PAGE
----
What is garbage to some is grist for research and development to others. To better handle the thousands of dumpsters located at military installations around the country the U.S. Army recently asked Industrial & Municipal Engineering Inc. of Galva, Ill., a $4-million manufacturer of waste-handling equipment, to develop an on-site container-cleanIng apparatus. Under the federal Transfer of Technology program, the Army turned over to Industrial & Municipal all of its preliminary research, which the company developed to fruition and eventually marketed as a new product line called Port-a-washer.
Other companies can also reduce the cost and time of research by tapping into scientific legwork already done by the government. The Federal Laboratory Consortium (FLC) administers more than 300 federally funded laboratories that operate under the aegis of 11 U.S. agencies. Each laboratory can provide companies with any part of its research free of charge.
There are six regional FLC centers scattered across the country that are integrated into a national data network. Each center has a technology transfer office manned by a representative with direct access to virtually every aspect of unclassified government research.
The rep fields data requests from companies, or sometimes contacts the private sector for help in developing nascent government technology. If a transfer involves patentable technology, the government retains the patent rights and works out a plan whereby the company pays it royalties.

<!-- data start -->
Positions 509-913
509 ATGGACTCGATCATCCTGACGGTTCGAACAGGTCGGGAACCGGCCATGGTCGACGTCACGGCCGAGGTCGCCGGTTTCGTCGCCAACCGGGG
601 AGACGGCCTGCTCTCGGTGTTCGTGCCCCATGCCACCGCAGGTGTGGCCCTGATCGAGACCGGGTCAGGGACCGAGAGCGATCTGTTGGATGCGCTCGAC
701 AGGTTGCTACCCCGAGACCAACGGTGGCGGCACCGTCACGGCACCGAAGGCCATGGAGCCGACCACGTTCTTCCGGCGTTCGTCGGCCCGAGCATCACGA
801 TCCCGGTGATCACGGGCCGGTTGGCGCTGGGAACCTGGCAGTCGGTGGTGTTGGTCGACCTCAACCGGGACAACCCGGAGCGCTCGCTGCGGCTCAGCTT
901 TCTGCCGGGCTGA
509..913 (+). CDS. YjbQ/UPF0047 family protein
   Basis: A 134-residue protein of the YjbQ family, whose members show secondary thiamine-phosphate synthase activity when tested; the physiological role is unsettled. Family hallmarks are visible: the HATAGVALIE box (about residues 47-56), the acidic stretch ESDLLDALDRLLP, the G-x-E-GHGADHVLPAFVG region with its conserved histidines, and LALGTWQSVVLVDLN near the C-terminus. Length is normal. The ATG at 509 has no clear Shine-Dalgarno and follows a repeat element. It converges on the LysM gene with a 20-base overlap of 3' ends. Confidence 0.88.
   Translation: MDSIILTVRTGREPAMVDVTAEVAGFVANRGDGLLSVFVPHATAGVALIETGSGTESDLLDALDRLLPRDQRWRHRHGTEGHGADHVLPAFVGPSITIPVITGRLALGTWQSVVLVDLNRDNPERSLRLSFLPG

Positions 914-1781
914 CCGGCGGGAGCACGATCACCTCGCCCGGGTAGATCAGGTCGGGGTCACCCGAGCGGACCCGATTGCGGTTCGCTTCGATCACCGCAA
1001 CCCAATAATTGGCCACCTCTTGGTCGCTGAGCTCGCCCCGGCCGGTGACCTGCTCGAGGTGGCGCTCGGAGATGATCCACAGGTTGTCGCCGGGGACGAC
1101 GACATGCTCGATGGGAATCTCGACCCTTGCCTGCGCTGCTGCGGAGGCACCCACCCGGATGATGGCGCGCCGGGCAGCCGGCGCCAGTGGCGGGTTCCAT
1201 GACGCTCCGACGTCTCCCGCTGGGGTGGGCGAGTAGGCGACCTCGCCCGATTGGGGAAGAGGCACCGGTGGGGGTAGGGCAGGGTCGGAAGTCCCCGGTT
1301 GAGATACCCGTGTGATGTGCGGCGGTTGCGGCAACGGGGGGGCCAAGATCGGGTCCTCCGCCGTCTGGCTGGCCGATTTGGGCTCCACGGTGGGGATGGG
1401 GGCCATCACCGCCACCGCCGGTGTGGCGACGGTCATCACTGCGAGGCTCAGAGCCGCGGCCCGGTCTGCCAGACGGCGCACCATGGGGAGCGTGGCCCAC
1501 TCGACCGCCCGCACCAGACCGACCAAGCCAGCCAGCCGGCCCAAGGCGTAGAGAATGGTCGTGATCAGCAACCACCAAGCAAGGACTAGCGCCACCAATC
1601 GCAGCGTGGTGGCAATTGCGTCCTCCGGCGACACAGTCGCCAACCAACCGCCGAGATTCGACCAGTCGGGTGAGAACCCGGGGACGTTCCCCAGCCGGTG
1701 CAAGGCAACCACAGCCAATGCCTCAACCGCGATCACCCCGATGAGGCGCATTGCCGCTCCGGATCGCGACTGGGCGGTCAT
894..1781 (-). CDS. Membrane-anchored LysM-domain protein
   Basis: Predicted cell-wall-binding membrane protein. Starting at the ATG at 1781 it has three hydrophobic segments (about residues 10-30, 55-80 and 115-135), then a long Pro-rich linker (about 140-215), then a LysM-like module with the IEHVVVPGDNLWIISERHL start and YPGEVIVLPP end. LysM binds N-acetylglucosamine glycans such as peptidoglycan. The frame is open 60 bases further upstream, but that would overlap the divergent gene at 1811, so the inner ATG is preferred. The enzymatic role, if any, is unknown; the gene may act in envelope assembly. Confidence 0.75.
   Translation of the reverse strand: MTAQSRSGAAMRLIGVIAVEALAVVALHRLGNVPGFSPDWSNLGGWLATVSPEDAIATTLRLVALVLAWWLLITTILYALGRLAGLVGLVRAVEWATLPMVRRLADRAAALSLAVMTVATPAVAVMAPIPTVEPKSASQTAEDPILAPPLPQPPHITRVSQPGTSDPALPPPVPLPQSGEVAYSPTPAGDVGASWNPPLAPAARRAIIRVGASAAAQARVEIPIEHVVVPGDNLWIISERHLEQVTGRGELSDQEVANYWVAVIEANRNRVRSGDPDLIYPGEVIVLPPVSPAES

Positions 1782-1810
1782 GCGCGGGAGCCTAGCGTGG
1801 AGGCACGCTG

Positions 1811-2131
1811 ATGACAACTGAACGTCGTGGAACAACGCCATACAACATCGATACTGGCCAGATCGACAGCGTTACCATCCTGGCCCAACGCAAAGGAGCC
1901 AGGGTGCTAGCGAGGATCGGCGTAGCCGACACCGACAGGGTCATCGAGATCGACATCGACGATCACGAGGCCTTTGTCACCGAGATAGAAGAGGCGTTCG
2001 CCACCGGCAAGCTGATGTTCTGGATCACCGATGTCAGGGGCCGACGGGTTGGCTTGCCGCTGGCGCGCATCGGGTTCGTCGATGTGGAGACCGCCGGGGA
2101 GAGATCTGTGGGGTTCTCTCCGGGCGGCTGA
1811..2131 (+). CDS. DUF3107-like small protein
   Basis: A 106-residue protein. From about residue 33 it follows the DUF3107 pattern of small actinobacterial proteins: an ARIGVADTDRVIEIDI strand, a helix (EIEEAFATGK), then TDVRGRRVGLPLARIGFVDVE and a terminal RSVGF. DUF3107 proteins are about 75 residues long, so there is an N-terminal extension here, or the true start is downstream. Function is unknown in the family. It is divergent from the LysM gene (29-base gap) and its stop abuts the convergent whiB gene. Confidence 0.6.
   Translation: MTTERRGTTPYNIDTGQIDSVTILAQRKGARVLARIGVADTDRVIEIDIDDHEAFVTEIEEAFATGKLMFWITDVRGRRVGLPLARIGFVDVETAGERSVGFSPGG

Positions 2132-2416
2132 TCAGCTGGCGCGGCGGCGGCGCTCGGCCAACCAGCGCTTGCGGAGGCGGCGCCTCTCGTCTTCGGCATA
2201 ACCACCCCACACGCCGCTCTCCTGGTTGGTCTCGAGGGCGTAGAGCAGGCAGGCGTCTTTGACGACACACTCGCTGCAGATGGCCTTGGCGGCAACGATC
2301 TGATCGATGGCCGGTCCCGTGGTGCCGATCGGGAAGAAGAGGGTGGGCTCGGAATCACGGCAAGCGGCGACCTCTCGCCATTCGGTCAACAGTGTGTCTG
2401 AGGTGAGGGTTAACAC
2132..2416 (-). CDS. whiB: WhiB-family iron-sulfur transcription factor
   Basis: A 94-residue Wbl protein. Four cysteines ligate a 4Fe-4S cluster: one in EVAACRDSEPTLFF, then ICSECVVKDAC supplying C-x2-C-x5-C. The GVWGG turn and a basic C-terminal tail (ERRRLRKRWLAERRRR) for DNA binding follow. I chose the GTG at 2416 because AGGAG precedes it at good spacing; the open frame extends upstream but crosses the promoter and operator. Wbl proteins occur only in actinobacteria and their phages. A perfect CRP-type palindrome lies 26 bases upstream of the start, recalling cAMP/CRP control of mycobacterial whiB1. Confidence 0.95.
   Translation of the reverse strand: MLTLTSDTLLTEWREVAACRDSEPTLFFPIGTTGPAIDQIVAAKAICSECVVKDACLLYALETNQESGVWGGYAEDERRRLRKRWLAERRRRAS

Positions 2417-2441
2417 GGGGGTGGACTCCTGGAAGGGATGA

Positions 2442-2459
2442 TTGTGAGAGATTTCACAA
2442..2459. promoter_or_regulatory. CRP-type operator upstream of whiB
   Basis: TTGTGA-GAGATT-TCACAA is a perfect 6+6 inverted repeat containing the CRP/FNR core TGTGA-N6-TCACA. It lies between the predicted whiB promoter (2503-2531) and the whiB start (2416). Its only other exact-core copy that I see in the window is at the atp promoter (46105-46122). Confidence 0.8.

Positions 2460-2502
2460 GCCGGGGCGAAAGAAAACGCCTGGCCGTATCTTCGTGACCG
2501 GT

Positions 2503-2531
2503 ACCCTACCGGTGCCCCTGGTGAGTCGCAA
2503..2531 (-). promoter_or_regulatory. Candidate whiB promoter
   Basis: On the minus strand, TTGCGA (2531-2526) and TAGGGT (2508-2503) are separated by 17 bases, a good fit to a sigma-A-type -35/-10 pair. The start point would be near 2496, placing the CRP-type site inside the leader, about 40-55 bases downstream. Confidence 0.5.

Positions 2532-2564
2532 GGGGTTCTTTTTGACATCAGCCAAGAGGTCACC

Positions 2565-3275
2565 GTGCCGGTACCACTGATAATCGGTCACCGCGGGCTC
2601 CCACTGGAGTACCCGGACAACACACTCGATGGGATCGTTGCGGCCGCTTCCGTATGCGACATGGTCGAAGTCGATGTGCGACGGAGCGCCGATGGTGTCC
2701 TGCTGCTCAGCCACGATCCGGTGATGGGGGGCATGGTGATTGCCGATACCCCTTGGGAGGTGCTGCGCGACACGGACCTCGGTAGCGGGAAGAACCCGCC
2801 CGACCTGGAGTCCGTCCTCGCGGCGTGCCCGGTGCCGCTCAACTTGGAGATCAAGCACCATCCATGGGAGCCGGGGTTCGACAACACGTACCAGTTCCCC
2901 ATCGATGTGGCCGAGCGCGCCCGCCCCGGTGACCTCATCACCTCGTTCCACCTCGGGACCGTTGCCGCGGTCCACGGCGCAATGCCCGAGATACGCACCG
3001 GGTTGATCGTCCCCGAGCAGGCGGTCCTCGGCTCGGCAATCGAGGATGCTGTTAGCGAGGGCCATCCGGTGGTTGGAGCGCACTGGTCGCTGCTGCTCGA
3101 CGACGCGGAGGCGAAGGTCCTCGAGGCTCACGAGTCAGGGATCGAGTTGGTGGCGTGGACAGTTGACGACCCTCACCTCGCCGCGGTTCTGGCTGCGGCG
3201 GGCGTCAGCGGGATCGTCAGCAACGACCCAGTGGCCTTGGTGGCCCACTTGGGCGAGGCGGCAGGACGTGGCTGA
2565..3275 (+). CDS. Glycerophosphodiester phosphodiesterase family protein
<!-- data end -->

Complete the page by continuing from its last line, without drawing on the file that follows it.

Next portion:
The Army, through its Construction Engineering Research Laboratory (CERL), had worked for over six years on a machine that could clean dumpsters in place, rather than transport them to a central area. The research given to Industrial & Municipal enabled the company to design a machine that uses high-pressure water with vacuum retrieval, and can be applied to several purposes, such as cleaning up chemical and oil spills or servicing portable toilets. The technology involved is within the public domain and is available to any company.
"The Army's research amounted to about 50% of the total work needed to make the device," says Charles Tursky, research and development manager for Industrial & Municipal, which carried the project through to the development of an actual product. Industrial & Municipal, notes Gary Gerdes, CERL environmental engineer, "gained a new piece of equipment that they probably wouldn't have come up with on their own."
To find the FLC transfer representative in your region, call FLC executive director Theodore Maher at (202) 447-4407.
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